I think this is too simplistic a calculation especially as it ignores the fact that the fees are also charged on principal repayments. I think a better way to look at it is:

  • Based on a $100, 3 year investment at 9.99%, the gross monthly payment would be $3.23.
  • Less Harmoney fees of $0.04 per month, that makes a net monthly payment of $3.19.
  • Calculating the rate based on the net monthly gives 9.13%
  • Calculations using Excels PMT() and RATE() formulas.

    I have put a toe in the water with Harmoney investing $10,000. Here are my observations:

    At this stage the market is relatively small and there are frequently less than 6 loans on offer although checking back a day later might well find up to 20 loans on offer. There would appear to be a lot of funds looking for a home as most loans appear to be fully funded within a day or 2. With a limited number of loans on offer at any one time it can be difficult to get sufficient diversification unless you are prepared to place your funds over a number of days. In my case funds were invested over a week across 40 or so loans. 60 would have been a better number. Of course there were loans I would not contribute to. Sorry a 20 odd year old borrowing to go to a mates 21st in Australia won't get my money even if the rate is 39%.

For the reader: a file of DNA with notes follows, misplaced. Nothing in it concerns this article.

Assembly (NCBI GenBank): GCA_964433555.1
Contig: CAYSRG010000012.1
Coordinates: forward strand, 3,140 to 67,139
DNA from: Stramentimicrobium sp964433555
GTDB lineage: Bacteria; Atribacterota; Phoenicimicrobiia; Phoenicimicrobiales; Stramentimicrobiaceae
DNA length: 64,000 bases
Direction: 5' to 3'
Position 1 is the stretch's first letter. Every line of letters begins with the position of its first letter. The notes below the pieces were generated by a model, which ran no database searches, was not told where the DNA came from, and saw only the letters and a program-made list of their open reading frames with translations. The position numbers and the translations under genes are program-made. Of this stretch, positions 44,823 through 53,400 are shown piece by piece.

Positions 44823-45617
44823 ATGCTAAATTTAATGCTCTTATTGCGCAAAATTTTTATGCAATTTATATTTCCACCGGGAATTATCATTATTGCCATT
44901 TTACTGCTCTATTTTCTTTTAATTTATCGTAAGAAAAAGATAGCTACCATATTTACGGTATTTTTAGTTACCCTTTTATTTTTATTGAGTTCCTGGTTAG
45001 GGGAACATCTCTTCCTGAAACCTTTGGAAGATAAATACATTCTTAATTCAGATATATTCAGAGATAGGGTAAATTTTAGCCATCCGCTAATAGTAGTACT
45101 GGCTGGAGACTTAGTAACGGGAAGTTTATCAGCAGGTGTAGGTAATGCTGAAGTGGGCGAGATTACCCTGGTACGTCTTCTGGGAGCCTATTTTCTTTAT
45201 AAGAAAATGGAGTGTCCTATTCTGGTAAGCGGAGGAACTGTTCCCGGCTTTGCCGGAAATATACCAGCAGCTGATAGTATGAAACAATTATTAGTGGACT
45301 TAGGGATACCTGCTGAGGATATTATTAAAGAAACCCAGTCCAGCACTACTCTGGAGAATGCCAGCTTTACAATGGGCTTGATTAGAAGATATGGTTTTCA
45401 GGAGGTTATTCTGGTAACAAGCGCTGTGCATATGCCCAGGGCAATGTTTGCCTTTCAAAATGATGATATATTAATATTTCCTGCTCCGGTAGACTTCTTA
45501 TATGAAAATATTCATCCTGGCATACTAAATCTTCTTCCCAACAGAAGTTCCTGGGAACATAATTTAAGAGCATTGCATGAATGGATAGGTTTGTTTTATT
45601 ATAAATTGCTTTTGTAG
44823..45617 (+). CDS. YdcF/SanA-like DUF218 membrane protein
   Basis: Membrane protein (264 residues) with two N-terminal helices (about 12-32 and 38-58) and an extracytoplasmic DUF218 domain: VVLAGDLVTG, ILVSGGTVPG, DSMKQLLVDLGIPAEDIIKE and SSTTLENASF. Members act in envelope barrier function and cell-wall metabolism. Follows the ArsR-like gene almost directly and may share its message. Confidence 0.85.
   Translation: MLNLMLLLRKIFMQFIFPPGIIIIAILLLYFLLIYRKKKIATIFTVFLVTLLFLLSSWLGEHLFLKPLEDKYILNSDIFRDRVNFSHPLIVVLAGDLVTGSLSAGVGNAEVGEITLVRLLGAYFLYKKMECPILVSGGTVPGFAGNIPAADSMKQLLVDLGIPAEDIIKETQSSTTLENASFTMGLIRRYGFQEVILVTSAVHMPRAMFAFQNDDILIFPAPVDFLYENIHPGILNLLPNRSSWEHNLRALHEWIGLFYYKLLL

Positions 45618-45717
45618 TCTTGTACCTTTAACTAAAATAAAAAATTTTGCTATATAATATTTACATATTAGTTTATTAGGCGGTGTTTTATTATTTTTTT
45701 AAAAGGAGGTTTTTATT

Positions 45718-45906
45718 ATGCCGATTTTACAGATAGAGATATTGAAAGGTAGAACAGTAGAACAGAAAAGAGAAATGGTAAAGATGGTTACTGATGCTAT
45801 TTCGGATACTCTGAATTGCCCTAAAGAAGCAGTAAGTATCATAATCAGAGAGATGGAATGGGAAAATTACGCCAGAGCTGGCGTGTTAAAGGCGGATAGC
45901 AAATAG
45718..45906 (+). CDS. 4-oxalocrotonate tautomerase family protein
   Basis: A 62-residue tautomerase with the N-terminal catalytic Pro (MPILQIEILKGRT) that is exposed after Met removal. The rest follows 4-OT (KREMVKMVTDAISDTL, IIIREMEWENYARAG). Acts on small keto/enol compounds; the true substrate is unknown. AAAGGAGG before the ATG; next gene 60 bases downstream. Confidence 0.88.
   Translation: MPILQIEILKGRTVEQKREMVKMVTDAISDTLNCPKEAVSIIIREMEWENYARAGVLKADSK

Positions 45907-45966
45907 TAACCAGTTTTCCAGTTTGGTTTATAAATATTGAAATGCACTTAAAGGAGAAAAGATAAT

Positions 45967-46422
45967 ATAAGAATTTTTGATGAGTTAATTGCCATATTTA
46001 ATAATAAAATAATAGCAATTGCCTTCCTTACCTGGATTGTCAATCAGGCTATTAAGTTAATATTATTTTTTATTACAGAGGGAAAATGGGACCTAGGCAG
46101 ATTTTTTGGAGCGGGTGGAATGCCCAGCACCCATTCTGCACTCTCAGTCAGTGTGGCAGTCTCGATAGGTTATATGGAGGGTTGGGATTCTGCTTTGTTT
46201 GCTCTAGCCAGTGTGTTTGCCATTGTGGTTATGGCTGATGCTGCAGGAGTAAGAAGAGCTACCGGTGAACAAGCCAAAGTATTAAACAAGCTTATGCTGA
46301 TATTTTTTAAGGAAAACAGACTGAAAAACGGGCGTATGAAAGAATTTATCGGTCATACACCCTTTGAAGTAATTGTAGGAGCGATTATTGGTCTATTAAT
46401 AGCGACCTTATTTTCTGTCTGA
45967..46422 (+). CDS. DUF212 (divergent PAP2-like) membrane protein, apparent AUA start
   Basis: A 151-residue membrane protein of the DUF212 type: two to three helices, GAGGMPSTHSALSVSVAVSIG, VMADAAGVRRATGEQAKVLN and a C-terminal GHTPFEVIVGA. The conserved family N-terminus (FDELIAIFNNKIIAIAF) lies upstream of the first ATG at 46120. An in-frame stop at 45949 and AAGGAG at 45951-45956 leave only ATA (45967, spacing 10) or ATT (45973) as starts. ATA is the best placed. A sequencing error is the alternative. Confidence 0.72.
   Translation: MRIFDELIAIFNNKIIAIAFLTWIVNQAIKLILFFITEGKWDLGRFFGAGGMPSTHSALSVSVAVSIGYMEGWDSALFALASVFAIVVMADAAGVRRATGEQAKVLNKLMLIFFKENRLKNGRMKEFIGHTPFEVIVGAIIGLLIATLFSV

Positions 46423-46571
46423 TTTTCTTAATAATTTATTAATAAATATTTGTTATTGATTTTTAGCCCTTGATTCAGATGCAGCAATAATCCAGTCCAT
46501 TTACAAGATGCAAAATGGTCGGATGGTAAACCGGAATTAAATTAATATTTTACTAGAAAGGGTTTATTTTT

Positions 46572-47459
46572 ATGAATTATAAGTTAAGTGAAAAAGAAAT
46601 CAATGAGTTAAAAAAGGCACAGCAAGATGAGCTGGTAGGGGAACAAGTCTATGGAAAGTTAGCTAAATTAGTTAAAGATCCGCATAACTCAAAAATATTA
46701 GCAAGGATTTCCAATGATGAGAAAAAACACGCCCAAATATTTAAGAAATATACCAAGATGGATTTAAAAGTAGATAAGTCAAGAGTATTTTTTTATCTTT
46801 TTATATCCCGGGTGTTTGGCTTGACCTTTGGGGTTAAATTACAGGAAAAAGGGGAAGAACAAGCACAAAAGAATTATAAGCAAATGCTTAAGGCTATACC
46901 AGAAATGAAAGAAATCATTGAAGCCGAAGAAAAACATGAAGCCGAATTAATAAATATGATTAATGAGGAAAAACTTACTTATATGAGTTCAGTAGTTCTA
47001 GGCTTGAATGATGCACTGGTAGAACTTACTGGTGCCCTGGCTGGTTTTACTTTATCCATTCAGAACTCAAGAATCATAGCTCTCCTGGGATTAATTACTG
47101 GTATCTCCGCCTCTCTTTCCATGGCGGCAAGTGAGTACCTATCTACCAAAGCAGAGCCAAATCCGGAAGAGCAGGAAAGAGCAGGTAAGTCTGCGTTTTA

So far so good and all loans have met their 1st months repayment. One thing I am a little uncomfortable with is the recent facility Harmoney has offered to borrowers called "redraw". It is not actually a redraw facility but a top up facility where borrowers can increase the size of their loan. A not insignificant number of loans are currently offered as redraws. Harmoney shows the borrowers past payment history and it appears that most redraws are very soon after the original loan many having made only a few repayments or none at all. One of my loans has already been subject to a redraw. I emailed Harmoney about redraws and was advised that with redraws the funds are used to repay the original loan a a new loan is established. I have concerns over this on two fronts. Firstly maybe I'm too conservative but I feel that when you ask for a loan you should prepare your budget and ask for only what you need at the time. To come back only a month or two later asking for more is not a good look and I would have concerns as to the financial literacy of the borrower and future ability to repay. Admittedly banks and finance companies are always asking their customers to borrow more so Harmoney are not alone in this respect. My other concern is that as the original loan is repaid Harmoney then takes its 1.5% fee and will then take it again when the new loan is repaid. This of course is to the detriment of the original lender. I note that the redraw facility started about the same time as Neil Roberts resigned from the board so wonder if there was maybe some disagreement agreement over this initiative.